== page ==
There’s no longer a need to jump straight into the deep end and set up your own Hadoop cluster from day one. Managed services give you all the advantages of Hadoop without having to worry about investing in infrastructure or hiring new talent.
If you want to spin up a Hadoop instance, you can just log in to IBM Bluemix, choose how large a cluster you want, and it will be provisioned for you automatically. That means you can completely ignore all the complexity of setting up servers, installing components and writing configuration scripts, and you can get up and running within days instead of weeks or months.
IBM’s Big Data experts handle all of the setup and ongoing maintenance, so you can be confident that the team supporting your cluster is one of the best in the business. This means you can focus on building a team of data scientists and analysts who will really add value, instead of just increasing headcount in your IT team. And the fact that you have dedicated experts maintaining the cluster at an enterprise-class IBM data center means you have a much more dependable and secure Hadoop environment than most organizations could provide with in-house resources.
Why should I pick BigInsights on Cloud, compared to other managed services for Hadoop?
BigInsights on Cloud augments Hadoop with a set of IBM tools that make it much easier for your data scientists to start delivering results to the business quickly by minimizing the amount of coding and technical knowledge that interacting with Hadoop usually requires.
For example, data scientists can use BigSQL to run SQL queries on Hadoop, instead of writing MapReduce jobs in Java. Similarly, BigSheets provides an Excel-like front-end that handles MapReduce jobs under the covers. And BigR allows you to take all the power of R and parallelize it across multiple nodes for rapid statistical analysis of even the largest data sets.
Moreover, because BigInsights on Cloud is a service on IBM Bluemix, you also get easy access to a wide range of other big data repositories and cloud data services. For example, if you want to combine structured data from a DB2 on Cloud database with unstructured data held in dashDB or Cloudant and move them into your Hadoop cluster, it’s very easy to coordinate all these services. And if you want to combine the scalability of Hadoop with the power of Spark for real-time analytics, we also offer seamless integration with Apache Spark.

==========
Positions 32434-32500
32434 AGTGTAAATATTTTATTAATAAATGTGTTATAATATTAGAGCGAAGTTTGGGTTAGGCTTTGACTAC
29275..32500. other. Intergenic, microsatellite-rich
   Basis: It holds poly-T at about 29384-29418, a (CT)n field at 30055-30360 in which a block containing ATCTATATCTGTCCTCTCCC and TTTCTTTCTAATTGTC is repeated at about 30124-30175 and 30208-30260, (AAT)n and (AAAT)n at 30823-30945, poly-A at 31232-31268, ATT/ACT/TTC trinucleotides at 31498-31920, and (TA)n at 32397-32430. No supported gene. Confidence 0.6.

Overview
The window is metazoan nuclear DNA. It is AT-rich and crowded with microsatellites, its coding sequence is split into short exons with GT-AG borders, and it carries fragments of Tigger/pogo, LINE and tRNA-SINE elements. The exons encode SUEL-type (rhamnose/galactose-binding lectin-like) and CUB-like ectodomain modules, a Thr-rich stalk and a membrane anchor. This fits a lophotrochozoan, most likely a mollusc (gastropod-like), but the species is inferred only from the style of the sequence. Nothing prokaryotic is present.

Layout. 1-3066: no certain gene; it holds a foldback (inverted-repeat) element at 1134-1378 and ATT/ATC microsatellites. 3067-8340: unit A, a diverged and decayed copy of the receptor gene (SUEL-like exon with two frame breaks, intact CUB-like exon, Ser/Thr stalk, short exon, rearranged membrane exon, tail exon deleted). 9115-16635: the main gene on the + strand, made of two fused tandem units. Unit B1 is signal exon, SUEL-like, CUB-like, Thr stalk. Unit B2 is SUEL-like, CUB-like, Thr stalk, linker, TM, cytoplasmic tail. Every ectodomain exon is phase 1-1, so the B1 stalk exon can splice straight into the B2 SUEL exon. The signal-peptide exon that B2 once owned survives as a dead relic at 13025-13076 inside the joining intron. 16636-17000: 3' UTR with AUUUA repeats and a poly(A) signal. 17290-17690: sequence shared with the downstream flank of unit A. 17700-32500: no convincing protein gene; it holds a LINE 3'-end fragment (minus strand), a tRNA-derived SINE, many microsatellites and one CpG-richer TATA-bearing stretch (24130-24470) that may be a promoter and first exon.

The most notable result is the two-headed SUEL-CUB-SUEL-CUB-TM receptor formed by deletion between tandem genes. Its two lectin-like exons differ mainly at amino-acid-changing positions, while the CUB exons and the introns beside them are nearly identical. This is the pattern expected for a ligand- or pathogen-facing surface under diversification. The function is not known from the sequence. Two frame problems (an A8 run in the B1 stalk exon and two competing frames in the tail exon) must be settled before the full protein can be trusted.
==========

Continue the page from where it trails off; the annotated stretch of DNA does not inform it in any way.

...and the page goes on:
That sounds great if we decide to take the cloud option – but what does IBM offer if we do want to build our own cluster?
If running your own cluster is the right choice for your business, that’s no problem: we can provide BigInsights on-premise too. That way, you get all the advantages of a standardized, Open Data Platform-compliant package of Hadoop, plus the IBM toolset on top.
Furthermore, since the on-premise version of BigInsights has the same configuration as the cloud version, it’s relatively easy to migrate from one to the other. So in the long term, if you do decide you want to move your cluster into the cloud, we can definitely help you with that.
What are some of the use cases that IBM is seeing with BigInsights?
We’ve seen all sorts of great stories from our clients – from a US parking services company that is using BigInsights on Cloud to analyze the way drivers interact with its innovative smart parking meters (Municipal Parking Services), to a leading global professional services company that leverages BigInsights to bring together multiple sources of structured and unstructured data and find previously unseen connections that can help its clients counter fraud (Big risks requires big data thinking: EY helping clients target and prevent fraud).
Sounds great! Where can I go to learn more about what BigInsights has to offer? We’re invite you to pre-register for our BigInsights on Cloud beta service via Bluemix, and we’ll keep you posted on the beta general availability very soon.